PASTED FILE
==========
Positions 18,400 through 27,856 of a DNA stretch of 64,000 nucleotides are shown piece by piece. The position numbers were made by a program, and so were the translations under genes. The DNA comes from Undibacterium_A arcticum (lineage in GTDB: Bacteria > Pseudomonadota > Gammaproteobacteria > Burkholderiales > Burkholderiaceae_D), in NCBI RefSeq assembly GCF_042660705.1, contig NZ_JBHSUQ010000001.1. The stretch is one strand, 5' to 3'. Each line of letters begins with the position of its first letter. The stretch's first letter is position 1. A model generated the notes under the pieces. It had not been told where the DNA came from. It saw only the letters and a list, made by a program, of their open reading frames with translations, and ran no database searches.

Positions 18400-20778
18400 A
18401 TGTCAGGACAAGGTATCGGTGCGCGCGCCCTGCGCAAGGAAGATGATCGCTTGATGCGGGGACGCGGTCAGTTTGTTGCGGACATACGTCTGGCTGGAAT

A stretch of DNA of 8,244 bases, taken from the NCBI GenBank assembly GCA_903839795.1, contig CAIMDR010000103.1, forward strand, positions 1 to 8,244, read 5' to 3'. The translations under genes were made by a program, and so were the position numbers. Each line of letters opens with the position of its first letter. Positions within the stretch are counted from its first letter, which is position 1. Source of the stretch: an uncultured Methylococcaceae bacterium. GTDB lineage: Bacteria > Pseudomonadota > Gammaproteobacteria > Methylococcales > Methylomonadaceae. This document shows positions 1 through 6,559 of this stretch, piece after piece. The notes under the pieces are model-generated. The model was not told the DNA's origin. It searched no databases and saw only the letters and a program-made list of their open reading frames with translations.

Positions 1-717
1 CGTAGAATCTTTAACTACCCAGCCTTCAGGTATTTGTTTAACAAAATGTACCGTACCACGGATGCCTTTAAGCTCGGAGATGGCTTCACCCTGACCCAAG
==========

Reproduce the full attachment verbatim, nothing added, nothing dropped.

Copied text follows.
Positions 18,400 through 27,856 of a DNA stretch of 64,000 nucleotides are shown piece by piece. The position numbers were made by a program, and so were the translations under genes. The DNA comes from Undibacterium_A arcticum (lineage in GTDB: Bacteria > Pseudomonadota > Gammaproteobacteria > Burkholderiales > Burkholderiaceae_D), in NCBI RefSeq assembly GCF_042660705.1, contig NZ_JBHSUQ010000001.1. The stretch is one strand, 5' to 3'. Each line of letters begins with the position of its first letter. The stretch's first letter is position 1. A model generated the notes under the pieces. It had not been told where the DNA came from. It saw only the letters and a list, made by a program, of their open reading frames with translations, and ran no database searches.

Positions 18400-20778
18400 A
18401 TGTCAGGACAAGGTATCGGTGCGCGCGCCCTGCGCAAGGAAGATGATCGCTTGATGCGGGGACGCGGTCAGTTTGTTGCGGACATACGTCTGGCTGGAAT

A stretch of DNA of 8,244 bases, taken from the NCBI GenBank assembly GCA_903839795.1, contig CAIMDR010000103.1, forward strand, positions 1 to 8,244, read 5' to 3'. The translations under genes were made by a program, and so were the position numbers. Each line of letters opens with the position of its first letter. Positions within the stretch are counted from its first letter, which is position 1. Source of the stretch: an uncultured Methylococcaceae bacterium. GTDB lineage: Bacteria > Pseudomonadota > Gammaproteobacteria > Methylococcales > Methylomonadaceae. This document shows positions 1 through 6,559 of this stretch, piece after piece. The notes under the pieces are model-generated. The model was not told the DNA's origin. It searched no databases and saw only the letters and a program-made list of their open reading frames with translations.

Positions 1-717
1 CGTAGAATCTTTAACTACCCAGCCTTCAGGTATTTGTTTAACAAAATGTACCGTACCACGGATGCCTTTAAGCTCGGAGATGGCTTCACCCTGACCCAAG